Should I Get Pre-Approved for a Mortgage Before I Shop for a Home?
Before you look for a house, you should probably find out how much you can spend on one. And you'll need to know if what you think you can afford is in line with what your mortgage lender thinks you can afford.
Would you go to the store to buy pants without knowing how much money you had in the bank or what the limit was on your credit card? Would you spend two hours trying on 45 pairs of pants, only to get to the register and learn that there was no way for you to get the pants?
Would you check the price tag of your co-worker’s pants, the one whose salary you think is similar to yours, and figure you could afford the same pants? How do you know the pants weren’t a birthday gift from a rich aunt? You don’t.
And you wouldn’t dream of trying on pants and heading to the register without knowing your own budget. (Also? Buying the same pants as your co-worker would be a little creepy.)
Looking at your co-worker’s house, or your friend’s house, or your third cousin’s, won’t tell you anything about what you can afford. You have no way of knowing if someone gave them an equity gift, or if they had been saving for a down payment for years. You don’t know if their credit score is perfect, or if they still have student loans. Your debt to income ratio might be better than theirs, or it might not. Mortgages are approved on an individual basis, and no two are alike.
Why Get Pre-Approved?
Getting pre-approval can give you an idea of what you can afford. Many buyers, especially first time buyers or those whose financial situation has changed thanks to a higher salary or an improved credit score, might be surprised to learn what amount they’ll be able to borrow. Having some idea of what you can afford can help you avoid the disappointment of falling in love with a place, only to realize it’s $50,000 out of your price range.
Or it could go the other way. One young couple, after having their second child, wanted to move from their three bedrooms, one bath home to a larger place. Marcus had recently started his own company, and it was doing pretty well. Allison was working from home, saving on childcare expenses, and had recently paid off her student loans. Allison had also helped Marcus out of some credit card debt, and his credit score had improved a great deal since they bought their first home for $135,000. They began looking at homes in the $250,000 range until their real estate agent recommended that they speak with a mortgage broker. Imagine their surprise when they learned they could be looking in the $500,000 range. And because they now qualified for a lower rate on their loan, thanks to the increased credit score and lower debt to income ratio, the monthly payments were less than they had assumed. Their search changed drastically, and they found the perfect place, a home large enough to house the third child who arrived a few years later.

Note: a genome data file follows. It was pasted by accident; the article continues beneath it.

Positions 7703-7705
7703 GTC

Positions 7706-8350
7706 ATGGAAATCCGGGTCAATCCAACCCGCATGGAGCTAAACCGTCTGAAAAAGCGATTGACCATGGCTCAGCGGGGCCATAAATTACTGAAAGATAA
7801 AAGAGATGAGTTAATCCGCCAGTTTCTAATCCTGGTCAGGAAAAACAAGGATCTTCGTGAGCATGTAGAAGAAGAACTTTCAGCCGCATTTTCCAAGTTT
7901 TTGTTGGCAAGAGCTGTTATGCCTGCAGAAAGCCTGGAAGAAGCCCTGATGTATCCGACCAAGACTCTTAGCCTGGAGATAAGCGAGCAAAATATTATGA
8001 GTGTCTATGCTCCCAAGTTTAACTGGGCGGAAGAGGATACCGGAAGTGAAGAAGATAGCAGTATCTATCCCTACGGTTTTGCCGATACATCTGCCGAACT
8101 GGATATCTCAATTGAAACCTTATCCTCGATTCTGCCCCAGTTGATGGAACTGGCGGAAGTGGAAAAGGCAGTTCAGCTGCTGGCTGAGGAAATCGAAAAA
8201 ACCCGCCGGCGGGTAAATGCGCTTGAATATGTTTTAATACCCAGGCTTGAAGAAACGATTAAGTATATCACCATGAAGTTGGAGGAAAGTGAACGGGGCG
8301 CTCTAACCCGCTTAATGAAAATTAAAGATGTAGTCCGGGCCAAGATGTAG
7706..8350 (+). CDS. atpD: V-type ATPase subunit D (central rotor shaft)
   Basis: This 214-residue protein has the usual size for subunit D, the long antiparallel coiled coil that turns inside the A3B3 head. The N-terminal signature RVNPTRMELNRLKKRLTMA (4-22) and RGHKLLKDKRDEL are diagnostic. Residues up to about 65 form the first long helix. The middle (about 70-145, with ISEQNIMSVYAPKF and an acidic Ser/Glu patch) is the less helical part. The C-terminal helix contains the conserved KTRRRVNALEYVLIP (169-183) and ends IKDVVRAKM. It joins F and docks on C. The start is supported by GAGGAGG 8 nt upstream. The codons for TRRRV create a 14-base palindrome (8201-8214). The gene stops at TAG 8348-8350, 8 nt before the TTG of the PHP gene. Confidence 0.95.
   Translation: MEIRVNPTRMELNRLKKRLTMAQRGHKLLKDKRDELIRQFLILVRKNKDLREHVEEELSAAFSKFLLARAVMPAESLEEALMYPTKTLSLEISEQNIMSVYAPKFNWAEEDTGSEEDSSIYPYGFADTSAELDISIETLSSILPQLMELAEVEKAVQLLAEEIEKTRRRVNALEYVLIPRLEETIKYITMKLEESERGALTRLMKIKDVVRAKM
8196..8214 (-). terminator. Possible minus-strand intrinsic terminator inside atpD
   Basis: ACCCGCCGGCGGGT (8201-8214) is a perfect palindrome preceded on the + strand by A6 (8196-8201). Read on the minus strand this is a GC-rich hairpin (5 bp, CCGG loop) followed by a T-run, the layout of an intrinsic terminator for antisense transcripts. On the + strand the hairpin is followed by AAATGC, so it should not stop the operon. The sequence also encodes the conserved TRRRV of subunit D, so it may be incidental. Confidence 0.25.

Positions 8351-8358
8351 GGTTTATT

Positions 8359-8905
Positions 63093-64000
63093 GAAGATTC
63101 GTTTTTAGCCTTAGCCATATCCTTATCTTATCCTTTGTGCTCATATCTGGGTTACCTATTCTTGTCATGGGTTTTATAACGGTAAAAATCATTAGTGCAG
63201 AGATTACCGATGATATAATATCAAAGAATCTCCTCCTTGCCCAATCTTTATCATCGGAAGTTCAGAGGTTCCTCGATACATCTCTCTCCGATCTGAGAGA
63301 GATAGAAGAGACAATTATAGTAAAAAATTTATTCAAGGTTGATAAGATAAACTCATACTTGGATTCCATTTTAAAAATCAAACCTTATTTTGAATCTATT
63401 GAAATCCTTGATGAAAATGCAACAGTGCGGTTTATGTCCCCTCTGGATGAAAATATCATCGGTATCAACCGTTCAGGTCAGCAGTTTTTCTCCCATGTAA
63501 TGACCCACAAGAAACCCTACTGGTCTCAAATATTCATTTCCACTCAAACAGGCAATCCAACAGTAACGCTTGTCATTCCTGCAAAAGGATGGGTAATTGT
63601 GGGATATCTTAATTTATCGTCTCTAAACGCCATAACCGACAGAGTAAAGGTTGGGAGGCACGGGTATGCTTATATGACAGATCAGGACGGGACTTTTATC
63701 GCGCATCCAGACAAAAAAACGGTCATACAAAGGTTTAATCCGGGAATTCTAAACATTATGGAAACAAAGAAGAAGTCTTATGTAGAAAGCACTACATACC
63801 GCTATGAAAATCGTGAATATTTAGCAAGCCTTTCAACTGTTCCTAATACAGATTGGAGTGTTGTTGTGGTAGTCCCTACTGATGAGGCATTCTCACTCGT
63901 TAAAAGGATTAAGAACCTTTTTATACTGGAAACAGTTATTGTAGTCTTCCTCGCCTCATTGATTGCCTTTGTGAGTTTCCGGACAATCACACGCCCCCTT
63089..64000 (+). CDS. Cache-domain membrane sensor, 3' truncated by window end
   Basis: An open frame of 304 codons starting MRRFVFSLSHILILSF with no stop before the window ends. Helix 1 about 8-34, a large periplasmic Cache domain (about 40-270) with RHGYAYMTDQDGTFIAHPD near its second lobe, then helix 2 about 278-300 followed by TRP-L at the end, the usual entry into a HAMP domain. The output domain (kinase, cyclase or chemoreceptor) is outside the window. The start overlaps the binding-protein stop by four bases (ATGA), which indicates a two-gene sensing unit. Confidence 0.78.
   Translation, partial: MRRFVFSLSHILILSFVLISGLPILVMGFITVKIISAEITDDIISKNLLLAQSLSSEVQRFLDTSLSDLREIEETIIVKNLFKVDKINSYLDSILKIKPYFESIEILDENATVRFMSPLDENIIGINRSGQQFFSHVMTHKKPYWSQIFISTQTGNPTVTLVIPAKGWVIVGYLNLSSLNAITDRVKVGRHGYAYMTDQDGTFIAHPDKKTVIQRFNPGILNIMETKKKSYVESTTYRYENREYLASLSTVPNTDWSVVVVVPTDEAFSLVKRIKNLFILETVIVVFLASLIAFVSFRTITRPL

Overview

What does a mortgage pre-approval do?
A pre-approval is not a guarantee. You will have to be officially approved after your offer on a home is accepted by the seller. Many, if not most, offers are contingent on financing, meaning that you will not be held to your offer if you aren’t officially approved for the loan. But wouldn’t it be nice to know that there was a pretty good chance your loan would be approved?
Back in the day, real estate agents used to help buyers through the process, unofficially pre-approving them by looking at their financials, examining their current budget, and doing the math to show them what their mortgage payment might look like in different ranges. Getting pre-approval through a mortgage professional is a slightly more official process, but the end result is the same. Ultimately, you'll need to get approval from your mortgage lender, and the suggested terms from your pre-approval won't count.
While pre-approval isn’t required, it may make things easier. You’ll be able to narrow your home search -- or expand it -- to homes in your price range. You’re also more likely to save yourself the heartbreak and hassle of being turned down for financing once you have your heart set on a home. So should you do it? At the very least, you should explore potential terms with your real estate agent, because that'll make your search easier. Before you know it, you'll find the perfect place, in your price range. Happy house hunting!